So far we have snaked around the rum line trying to keep the wind in a more workable direction, at one stage we were seventy two miles off of our course. Quite often the wind would just drop off to nothing and the Perkins would have to be used. We hit one bad squall one evening and as luck would have it we had everything up with a single reef in the mizzen. The off watch people were dozing in the saloon waiting for the wind to dye so we could reef, while Lista was roaring along at speeds of up to ten knots. As soon as the wind slackened a bit, we charged onto the deck and replaced the big jib for the medium one and put a reef in the main. Twenty minutes later it was still raining but the wind had died off and we were slopping around in the aftermath. We have started baking bread on a regular basis now, we get through approximately two loaves a day, and if someone is feeling motivated enough, there are fresh cakes for afternoon tea as well.
As we were nearing our first way point the wind died on us and we were motoring along and somehow losing up to two knots. As there had been no reports of currents anywhere near this strong Noel jumped in the water to check that we were not dragging something. The rest of the crew grabbed the opportunity of a cool down session and promptly followed him over the side. It turned out that we were not dragging anything, so we just have to put up with our low speed. After threatening for several weeks Noel decided that it was haircut time and Jay very kindly offered to do the honours. Half an hour later and our captain was looking very presentable.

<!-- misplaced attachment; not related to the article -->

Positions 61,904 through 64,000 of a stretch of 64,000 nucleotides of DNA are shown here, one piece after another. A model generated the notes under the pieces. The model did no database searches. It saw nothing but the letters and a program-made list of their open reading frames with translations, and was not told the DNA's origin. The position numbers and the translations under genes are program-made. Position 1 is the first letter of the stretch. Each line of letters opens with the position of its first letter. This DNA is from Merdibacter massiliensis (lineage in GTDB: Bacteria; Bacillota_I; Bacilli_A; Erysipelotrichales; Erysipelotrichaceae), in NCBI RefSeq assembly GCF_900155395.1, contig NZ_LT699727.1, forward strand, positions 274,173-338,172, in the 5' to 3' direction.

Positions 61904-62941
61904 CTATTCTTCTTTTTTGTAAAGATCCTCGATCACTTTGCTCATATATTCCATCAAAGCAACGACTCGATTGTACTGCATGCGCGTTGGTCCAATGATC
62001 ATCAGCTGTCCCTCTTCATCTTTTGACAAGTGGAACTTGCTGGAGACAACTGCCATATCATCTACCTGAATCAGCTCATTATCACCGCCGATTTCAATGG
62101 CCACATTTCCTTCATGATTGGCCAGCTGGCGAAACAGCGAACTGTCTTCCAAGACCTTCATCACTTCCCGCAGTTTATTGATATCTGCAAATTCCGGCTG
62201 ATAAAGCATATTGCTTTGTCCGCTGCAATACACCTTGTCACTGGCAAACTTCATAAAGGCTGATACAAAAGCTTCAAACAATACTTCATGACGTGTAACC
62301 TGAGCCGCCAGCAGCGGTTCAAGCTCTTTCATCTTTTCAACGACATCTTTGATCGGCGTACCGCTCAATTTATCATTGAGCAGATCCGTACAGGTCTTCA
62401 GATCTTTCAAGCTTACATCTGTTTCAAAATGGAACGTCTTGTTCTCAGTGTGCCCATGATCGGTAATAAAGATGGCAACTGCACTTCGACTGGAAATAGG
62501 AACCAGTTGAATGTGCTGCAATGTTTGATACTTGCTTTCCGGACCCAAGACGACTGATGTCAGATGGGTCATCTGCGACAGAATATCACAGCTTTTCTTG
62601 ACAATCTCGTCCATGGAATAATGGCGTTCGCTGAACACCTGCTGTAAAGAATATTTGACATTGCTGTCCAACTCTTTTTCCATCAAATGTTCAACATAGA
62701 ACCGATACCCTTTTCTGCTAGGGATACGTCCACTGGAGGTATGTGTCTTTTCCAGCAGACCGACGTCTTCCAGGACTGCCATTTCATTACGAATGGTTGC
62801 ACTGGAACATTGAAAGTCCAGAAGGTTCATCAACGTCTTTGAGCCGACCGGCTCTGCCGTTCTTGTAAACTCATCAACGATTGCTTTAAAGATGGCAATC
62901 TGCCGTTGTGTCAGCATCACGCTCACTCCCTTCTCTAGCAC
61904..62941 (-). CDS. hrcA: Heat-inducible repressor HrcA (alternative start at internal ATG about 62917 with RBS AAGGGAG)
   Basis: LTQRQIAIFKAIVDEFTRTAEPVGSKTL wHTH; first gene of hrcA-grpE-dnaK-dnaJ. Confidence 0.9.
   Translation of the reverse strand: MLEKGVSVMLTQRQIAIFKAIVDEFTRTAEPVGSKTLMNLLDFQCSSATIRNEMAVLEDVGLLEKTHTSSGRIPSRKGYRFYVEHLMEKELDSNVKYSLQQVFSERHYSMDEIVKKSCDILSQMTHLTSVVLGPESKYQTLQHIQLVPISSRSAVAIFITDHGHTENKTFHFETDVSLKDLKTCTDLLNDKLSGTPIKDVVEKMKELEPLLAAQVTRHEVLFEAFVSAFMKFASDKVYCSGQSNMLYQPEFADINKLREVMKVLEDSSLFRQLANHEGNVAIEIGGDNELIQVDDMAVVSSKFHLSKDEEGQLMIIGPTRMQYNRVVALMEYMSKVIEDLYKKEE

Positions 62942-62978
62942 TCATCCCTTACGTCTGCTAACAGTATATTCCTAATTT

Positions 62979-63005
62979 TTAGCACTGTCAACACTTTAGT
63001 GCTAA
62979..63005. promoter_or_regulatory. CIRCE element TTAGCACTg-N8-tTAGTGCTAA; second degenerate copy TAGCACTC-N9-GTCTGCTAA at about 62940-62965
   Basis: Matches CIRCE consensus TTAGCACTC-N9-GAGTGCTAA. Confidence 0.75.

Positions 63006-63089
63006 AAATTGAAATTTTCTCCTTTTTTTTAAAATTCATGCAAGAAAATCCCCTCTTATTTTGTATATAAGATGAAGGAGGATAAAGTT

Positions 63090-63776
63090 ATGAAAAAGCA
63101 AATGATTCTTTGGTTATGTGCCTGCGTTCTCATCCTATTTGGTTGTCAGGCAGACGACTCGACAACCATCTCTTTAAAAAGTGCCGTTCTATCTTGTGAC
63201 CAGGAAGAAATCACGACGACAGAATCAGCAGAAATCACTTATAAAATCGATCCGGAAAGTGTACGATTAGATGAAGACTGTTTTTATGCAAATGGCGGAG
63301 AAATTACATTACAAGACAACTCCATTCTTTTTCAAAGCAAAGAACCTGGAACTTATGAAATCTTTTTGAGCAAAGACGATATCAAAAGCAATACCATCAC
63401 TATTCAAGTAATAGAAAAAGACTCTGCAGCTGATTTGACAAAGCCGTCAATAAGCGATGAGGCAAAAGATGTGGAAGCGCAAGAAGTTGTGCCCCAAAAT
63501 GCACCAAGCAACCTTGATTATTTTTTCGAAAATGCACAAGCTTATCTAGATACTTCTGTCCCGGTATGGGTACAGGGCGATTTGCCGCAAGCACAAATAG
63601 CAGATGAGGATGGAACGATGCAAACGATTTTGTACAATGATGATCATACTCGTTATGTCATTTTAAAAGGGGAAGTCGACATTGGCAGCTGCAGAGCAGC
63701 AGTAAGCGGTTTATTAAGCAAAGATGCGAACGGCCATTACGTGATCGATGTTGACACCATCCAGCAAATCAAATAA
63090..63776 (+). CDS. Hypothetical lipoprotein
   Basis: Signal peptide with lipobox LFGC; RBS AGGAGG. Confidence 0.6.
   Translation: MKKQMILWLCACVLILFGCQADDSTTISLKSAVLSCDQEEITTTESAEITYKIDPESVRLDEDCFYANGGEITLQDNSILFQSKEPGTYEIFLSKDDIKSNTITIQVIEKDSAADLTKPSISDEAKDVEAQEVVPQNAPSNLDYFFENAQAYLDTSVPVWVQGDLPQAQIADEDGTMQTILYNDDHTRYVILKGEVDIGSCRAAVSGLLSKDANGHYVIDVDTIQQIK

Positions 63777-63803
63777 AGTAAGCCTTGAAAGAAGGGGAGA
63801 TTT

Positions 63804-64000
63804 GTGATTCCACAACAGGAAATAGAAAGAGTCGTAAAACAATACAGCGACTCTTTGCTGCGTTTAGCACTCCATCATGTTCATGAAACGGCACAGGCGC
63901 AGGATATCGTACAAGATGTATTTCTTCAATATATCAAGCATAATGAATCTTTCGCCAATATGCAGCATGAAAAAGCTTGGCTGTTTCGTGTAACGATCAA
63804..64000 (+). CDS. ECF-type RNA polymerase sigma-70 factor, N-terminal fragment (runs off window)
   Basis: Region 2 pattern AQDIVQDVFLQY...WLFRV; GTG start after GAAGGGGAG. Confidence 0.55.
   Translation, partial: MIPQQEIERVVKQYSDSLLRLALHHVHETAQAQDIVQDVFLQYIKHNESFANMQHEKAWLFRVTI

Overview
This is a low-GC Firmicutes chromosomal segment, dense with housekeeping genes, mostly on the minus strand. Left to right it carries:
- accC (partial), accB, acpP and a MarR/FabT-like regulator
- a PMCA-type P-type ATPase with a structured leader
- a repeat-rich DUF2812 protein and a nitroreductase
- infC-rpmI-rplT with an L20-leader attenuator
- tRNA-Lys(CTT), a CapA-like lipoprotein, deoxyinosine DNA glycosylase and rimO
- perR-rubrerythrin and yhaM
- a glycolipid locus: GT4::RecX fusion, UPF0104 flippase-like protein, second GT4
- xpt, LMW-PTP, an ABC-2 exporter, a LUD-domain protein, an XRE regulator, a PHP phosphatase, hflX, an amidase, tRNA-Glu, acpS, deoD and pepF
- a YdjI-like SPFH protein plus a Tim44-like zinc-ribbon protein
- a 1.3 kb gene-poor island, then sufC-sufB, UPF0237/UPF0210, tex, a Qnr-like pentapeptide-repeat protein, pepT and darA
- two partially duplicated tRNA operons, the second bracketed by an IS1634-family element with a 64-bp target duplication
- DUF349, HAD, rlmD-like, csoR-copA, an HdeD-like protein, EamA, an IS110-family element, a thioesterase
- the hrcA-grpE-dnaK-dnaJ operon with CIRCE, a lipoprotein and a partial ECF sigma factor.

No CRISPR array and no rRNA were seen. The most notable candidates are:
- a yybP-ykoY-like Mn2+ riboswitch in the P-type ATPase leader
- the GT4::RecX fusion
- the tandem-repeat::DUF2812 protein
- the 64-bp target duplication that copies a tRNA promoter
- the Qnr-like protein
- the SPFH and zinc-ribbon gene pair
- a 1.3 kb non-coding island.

We have arrived at the beginning of Torres Strait after three days of motoring and just as we started our run the wind picked to a useable strength. So with everything up and making between six and seven knots we entered the Strait with the morning light. Our spirits were slightly dampened however when it started raining in earnest and didn't let up until late that evening, but the arrival of Neptune's messengers (some dolphins) was a welcome distraction from the downpour